Striking a (love) match

February 6, 2018

Was that a tingle you felt when you first saw your significant other—or was it just your smartphone vibrating? While 59% of U.S. adults agree that dating apps “are a good way to meet people,” there still seems to be a cringe factor when sharing that information with friends and family, based on results of a poll conducted by Civic Science and released on February 2.

Dating apps such as Tinder—with an estimated 46 million users globally—may be all the rage, but only 14% of respondents to the recent poll think that finding someone online will lead to a lasting romantic relationship. In fact, 40% of American adults think that meeting in person is the best start for a solid relationship. Just over one-quarter of U.S. adults think there is equal opportunity to meet online or in person.

An estimated 15% of all adults are on dating apps, but the general population still believes in the randomness of an interaction on the street. Men are slightly more likely to think people can find relationships online.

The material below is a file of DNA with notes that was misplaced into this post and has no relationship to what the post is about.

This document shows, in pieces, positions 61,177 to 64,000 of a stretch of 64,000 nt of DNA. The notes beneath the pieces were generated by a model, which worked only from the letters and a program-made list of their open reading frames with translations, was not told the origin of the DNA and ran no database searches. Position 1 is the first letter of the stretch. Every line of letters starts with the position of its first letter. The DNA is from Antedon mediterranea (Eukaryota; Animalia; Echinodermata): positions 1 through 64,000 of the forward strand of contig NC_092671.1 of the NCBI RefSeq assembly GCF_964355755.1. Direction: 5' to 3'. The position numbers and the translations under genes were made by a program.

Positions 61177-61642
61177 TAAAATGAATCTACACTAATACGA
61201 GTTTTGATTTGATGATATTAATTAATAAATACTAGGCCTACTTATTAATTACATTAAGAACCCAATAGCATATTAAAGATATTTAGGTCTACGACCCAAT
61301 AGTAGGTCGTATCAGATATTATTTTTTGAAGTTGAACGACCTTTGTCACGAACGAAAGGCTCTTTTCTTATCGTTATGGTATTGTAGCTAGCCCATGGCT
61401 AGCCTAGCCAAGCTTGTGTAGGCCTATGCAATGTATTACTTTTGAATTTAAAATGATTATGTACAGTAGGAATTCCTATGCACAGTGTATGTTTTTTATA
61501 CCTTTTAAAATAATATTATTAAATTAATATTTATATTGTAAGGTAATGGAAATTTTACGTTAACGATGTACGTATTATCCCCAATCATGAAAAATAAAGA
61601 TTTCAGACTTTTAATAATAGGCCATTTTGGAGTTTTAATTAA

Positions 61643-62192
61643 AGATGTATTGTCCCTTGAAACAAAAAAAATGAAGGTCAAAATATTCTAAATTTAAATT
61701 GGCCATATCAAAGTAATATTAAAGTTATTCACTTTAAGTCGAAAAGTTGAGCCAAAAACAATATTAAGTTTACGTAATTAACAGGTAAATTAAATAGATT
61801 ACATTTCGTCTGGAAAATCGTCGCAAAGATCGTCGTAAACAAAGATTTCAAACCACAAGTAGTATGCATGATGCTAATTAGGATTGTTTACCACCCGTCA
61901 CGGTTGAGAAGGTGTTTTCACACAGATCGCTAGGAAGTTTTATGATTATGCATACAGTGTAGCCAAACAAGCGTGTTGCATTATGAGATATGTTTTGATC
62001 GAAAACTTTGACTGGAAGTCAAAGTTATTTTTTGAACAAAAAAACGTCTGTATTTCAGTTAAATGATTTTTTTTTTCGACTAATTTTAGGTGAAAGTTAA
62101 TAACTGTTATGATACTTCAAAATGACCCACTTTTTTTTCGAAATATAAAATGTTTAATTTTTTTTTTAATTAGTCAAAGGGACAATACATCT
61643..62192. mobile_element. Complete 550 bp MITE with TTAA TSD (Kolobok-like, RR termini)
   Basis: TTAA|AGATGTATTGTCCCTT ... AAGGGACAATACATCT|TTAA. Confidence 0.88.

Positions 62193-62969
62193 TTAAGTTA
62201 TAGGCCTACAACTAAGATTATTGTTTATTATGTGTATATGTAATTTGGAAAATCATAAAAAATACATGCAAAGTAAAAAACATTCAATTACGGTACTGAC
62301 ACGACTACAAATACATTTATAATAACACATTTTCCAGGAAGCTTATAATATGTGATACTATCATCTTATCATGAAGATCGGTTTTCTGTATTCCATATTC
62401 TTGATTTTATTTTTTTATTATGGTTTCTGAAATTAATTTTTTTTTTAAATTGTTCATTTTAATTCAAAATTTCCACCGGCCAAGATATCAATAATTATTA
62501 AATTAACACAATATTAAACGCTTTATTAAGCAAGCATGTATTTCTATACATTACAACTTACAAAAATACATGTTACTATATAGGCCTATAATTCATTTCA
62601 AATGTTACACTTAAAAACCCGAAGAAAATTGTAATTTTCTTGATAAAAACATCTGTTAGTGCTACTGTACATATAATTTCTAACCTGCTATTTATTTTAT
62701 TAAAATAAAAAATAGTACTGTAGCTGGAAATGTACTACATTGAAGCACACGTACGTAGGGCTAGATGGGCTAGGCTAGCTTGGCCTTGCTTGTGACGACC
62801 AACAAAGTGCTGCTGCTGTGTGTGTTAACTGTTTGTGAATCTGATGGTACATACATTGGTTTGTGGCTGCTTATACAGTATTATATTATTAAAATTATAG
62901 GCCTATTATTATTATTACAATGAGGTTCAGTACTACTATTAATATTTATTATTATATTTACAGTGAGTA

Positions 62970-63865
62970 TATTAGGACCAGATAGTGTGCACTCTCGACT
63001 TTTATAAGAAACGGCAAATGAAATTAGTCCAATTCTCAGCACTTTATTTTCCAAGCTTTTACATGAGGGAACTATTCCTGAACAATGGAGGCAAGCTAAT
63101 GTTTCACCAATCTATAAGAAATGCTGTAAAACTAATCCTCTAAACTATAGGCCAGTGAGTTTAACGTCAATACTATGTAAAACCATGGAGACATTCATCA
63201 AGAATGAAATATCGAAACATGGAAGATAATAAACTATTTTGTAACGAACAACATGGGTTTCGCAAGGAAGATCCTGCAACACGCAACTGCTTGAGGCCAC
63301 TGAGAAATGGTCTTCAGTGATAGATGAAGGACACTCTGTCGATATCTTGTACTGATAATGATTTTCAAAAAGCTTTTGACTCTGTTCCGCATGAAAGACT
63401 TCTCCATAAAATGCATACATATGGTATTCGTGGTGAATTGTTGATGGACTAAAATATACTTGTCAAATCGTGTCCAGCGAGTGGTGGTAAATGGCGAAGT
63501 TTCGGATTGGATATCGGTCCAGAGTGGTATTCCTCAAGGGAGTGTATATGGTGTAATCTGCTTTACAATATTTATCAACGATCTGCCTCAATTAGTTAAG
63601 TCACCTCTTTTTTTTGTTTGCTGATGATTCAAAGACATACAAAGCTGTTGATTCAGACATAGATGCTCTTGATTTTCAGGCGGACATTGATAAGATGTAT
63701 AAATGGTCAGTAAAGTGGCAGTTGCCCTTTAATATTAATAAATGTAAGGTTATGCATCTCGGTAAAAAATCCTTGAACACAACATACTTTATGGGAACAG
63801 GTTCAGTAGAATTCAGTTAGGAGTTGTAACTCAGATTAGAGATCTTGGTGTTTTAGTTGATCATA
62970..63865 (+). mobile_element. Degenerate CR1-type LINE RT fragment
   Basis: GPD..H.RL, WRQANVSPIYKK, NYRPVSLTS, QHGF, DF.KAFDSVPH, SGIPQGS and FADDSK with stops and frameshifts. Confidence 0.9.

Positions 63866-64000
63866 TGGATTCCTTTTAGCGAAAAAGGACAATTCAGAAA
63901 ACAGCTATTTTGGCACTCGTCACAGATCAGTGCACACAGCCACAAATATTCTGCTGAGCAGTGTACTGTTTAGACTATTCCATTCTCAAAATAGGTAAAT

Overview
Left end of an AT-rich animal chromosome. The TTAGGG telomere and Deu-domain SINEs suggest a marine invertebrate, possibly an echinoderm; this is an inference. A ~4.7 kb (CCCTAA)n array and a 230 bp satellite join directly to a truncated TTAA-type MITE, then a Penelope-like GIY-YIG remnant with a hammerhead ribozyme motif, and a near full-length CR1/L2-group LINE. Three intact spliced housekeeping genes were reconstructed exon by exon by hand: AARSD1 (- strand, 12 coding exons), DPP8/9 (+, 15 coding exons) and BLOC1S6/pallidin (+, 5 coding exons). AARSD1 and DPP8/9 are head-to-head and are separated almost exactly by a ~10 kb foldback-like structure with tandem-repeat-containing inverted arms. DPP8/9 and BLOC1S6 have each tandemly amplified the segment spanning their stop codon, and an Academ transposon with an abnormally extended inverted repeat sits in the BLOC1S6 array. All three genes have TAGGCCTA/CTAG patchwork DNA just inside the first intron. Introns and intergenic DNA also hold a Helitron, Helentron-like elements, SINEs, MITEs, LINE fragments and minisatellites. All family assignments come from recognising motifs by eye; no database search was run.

People influenced by social media (and heavy Snapchat users) are more likely to believe people are “Equally likely to find relationships online or in person.” It seems familiarity with technology overall doesn’t mean you’re trusting it with matters of the heart.

How does age factor into our takes on love? Baby Boomers are more likely to believe that relationships should start in person, rather than online. Millennials—presumably the generation most familiar with dating apps—are most likely to believe that there is an equal opportunity to establish a lasting relationship, whether you meet online or in person.

Overall, while a favorable sentiment towards online dating may be growing, across all demographics, people are still more likely to believe the best relationships start by meeting in person.

Research contact: emma@civicscience.com

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